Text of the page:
Nothing like poetry and dance to cleanse the soul.
Not that I know that my soul's in particularly bad shape, but it never hurts to pay it forward.
That and on my walk this morning, I'd overheard a VCU student on the phone saying she was on the way to the li-berry.
Truly, I worry for our linguistic future sometimes. Poetry helps assuage those fears.
Chop Suey was hosting poet and Library of Virginia literary award finalist Luann Keener-Mikenas reading from her books "Color Documentary" and "Homeland," the nominated one.
"Elephants" provided the evocative phrase, "Deep in your many-corridored memory," but "The Indigo Bunting," took the prize for my favorite line.
These days we look through the nothing that is not there to the everything that is.
Kind of a life philosophy, I thought.
Literary soul thus fed, a friend and I traversed the river for some cultural feeding of the highest order.
Dogtown Dance Theater was hosting the 15th annual Yes! National Dance Invitational, an evening of some of the country's best dance troupes.
Before the show started, we were advised to silence all cell phones and devices and to stow any small children under the stairwell.
I love a director with a sense of humor and the right attitude about rug rats.
As the lights came up and the back curtain began to open, I was struck again by what a superior dance performance space this theater is.
With a front row seat and a towering ceiling, it was easy to feel one with the dancers without any coordination required.
Gin Dance company out of northern Virginia led off with "The Core," precisely executed by the raven-haired Shu-Chen Cuff at center, surrounded by four dancers with much lighter tresses complementing her hair and eastern dance movements.
Melissa Chisena choreographed and danced a piece called "Breathe," mesmerizingly set to a woman (what else?) breathing into a microphone while nearby a man played a jug for percussion.
Her every movement was matched by syncopated breath work that became the music of the piece. It was a truly unique piece.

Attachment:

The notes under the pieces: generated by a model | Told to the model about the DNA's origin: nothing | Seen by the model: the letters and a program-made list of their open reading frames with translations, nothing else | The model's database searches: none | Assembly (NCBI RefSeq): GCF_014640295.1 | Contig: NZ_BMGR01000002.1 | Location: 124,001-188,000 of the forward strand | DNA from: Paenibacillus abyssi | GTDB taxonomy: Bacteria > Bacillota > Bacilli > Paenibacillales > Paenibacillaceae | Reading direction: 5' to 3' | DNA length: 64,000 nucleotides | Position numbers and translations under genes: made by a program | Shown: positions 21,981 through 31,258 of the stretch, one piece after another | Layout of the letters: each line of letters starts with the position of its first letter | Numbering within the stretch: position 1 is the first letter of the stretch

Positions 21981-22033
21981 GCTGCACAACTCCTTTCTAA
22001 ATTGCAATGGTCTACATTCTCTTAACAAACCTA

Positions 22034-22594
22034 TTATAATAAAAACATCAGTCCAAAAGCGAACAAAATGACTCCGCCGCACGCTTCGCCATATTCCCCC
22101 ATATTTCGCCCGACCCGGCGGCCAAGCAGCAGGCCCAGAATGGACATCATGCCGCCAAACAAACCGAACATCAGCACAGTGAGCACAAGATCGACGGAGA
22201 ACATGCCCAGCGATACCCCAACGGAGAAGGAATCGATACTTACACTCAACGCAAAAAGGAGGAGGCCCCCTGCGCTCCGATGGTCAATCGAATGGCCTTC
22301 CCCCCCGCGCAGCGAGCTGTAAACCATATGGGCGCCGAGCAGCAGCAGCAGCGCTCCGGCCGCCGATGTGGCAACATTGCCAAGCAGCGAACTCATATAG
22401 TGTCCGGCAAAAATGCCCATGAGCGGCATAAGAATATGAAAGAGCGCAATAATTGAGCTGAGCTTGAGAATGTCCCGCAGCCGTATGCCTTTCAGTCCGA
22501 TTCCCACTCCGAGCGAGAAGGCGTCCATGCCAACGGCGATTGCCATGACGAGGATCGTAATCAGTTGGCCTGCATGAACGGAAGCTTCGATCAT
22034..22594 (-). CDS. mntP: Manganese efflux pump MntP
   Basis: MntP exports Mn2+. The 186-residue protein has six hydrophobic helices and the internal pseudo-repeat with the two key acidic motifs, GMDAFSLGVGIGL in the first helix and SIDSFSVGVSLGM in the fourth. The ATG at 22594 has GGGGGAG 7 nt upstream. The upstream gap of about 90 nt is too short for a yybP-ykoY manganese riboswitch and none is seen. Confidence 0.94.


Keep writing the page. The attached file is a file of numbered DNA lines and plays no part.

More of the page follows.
S/OAP Lab's piece, "Praedari," began with the sound of thunder and was compelling to watch because one dancer portrayed the predator and the other the prey.
Very aware of each other, but maintaining their distance for most of the piece, it was hard not to empathize with the one being stalked.
Okay, and hard not to admire the lithe, chiseled body of the predator.
Richmond's own K Dance did "The Dog" by David Mamet, a piece that began with Kaye Weinstein Gary singing "How Much is that Doggy in the Window?" to a stuffed dog before sliding off the pedestal to dance and move to the sounds of a dog barking and whimpering in between lines of Mamet's monologue.
"Rebound" got its title from the first two members of Houston Met Dance company who were tethered to each other, necessitating that they move in tandem, much like prisoners shackled together.
Two more couples soon joined them and instead of tethers, each wore a large black belt that his or her partner could use to lift and/or direct the other to a dramatic piece of music featuring piano and drums. It was an elegant ebb and flow of movement.
During intermission, we were kept amused by a raffle for a bottle of wine.
The woman at the end of our row was asked to pull out the winning name and, as luck would have it, pulled the name of her companion sitting right next to her.
What are the chances?
The second half of the program began with stellar local actress Molly Hood beginning a scene from Marsha Norman's short play "140."
Directed by the inimitable Billy Christopher Maupin, the theater/dance piece was a thought-provoking meditation on infidelity.
Weaving dialog at the front of the stage with a Greek chorus of dancers at the back of the stage moving silently, the scene revolved around characters discovering their lover was unfaithful but wanting to keep the lover anyway.
It heart-breakingly ended with each begging of the person they wronged, "Undo this."
If only the world worked that way.
Last, but certainly not least, was one of Dance Magazine's "25 to Watch" troupes, BodyTraffic from Los Angeles.
Using the great American songbook- "Sunny Side of the Street," "All of Me," "Someone to Watch Over Me"- the wildly exuberant "o2Joy" was the killer closer the show deserved.
Taking inspiration from old musicals and with a definite nod to Gene Kelly, the five young dancers used jazz hands, lip synching, and tight choreography to express what absolutely felt like an ode to joy.
Come to think of it, the joy of watching so many talented dancers from all over the country all night long was yet another example of how lucky culture lovers are to be in Richmond.
Best of all, the performance repeats tomorrow afternoon and evening, meaning dance and theater lovers can savor a variety of dance, much the way many of us sampled a variety of music last weekend at the Folk Fest.
Sure, it'll feed your soul if that's what you need, but if your soul's fine, it'll also delight your senses.
Who'd have thought that Dogtown was the place to look through the nothing that is not there to the everything that is?
Anyone who saw tonight's performance, that's who.